Nicholas de Jongh in the Evening Standard (two stars) – “Richard Dreyfuss’ ear stole the show at last night’s delayed opening of Complicit, not that it had much competition. This eye-catching ear generated an excitement and mystery otherwise quite lacking in Joe Sutton’s pedestrian, ill-timed play. According to reports which have not been denied, Dreyfuss was fitted with an ear-phone device, so that if his memory chanced to fail he could be discreetly prompted, without spoiling whatever tiny dollops of enjoyment audiences could squeeze from Kevin Spacey’s flashy production … In the event, though, Dreyfuss gives a fairly assured, fluent, suitably agonised performance in the thankless role of Benjamin Kritzer … At a time when the nightmare of Bush is over and Obama promises to close Guantanamo, it seems a case of bad timing to raise once again the question of America’s resort to torture. It would have been far more interesting and relevant for the Old Vic to commission a play investigating Britain’s own, shameful collusion with the USA over rendition.”
Quentin Letts in the Daily Mail - “One of the most basic abilities required of an actor is memory. Performers who can not remember their lines should not be on stage. To sell tickets to a show where the main actor has not mastered the script is a con of the audience … The play itself is a plodder. Mr Dreyfuss plays an American journalist who is asked by a court to betray the identity of a source … Playwright Joe Sutton makes terribly heavy weather of this topical matter. All right, American journalists can be ponderous, self-regarding bores, but no scribe as dull as the one portrayed here would ever have won national newspaper awards … The normally faultless David Suchet is caught up in this ill-chosen venture. He plays a lawyer while Elizabeth McGovern has an iffy time as the journalist's wife. Kevin Spacey directs. It's only a pity he didn't take the lead role himself.”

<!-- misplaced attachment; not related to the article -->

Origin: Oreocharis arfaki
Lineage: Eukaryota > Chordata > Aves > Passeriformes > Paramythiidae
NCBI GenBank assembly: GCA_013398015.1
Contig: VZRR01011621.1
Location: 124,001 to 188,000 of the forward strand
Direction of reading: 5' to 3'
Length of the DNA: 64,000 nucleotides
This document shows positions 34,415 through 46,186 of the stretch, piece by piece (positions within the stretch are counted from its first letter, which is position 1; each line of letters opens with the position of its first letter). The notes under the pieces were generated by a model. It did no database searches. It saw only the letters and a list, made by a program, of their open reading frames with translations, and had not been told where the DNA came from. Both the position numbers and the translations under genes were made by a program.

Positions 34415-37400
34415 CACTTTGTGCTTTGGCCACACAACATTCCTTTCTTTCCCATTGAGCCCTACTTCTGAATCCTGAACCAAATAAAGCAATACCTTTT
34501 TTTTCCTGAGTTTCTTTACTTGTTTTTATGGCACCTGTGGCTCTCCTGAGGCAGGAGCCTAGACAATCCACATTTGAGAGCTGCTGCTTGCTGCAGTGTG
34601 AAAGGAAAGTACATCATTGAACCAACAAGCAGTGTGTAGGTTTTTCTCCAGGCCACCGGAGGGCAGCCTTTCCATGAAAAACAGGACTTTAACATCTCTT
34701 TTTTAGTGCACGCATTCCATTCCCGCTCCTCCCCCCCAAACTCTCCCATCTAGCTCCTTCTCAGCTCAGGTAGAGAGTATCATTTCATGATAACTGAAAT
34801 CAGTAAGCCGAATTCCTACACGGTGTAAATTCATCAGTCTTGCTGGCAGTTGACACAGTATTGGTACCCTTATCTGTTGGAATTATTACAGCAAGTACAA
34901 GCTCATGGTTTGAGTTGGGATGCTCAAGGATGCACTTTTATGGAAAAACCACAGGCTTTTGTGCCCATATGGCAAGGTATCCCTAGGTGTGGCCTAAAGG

Charles Spencer in the Daily Telegraph - “Oh dear, oh dear. A month ago I singled out the Old Vic as one of the best theatres of 2008 … But with Complicit, artistic director Kevin Spacey once again exposes his Achilles heel – his apparent inability to distinguish between good new plays and absolute stinkers. Complicit, which deals with American use of torture in the so called war against terror, is almost in the same league of awfulness as such previous Old Vic flops as the Dutch dud Cloaca and Arthur Miller's desperate Resurrection Blues … None of the play's three characters come anywhere close to vivid theatrical life. Indeed as poor Richard Dreyfuss wanders forlornly around the Old Vic's high-tech, in-the-round stage he resembles a bedraggled and confused old-age pensioner who has got lost on his way to the day-care centre rather than a wily campaigning journalist engaging in the fight of his life. But he shouldn't shoulder all the blame. The play itself is a dead loss.”
- by Theo Bosanquet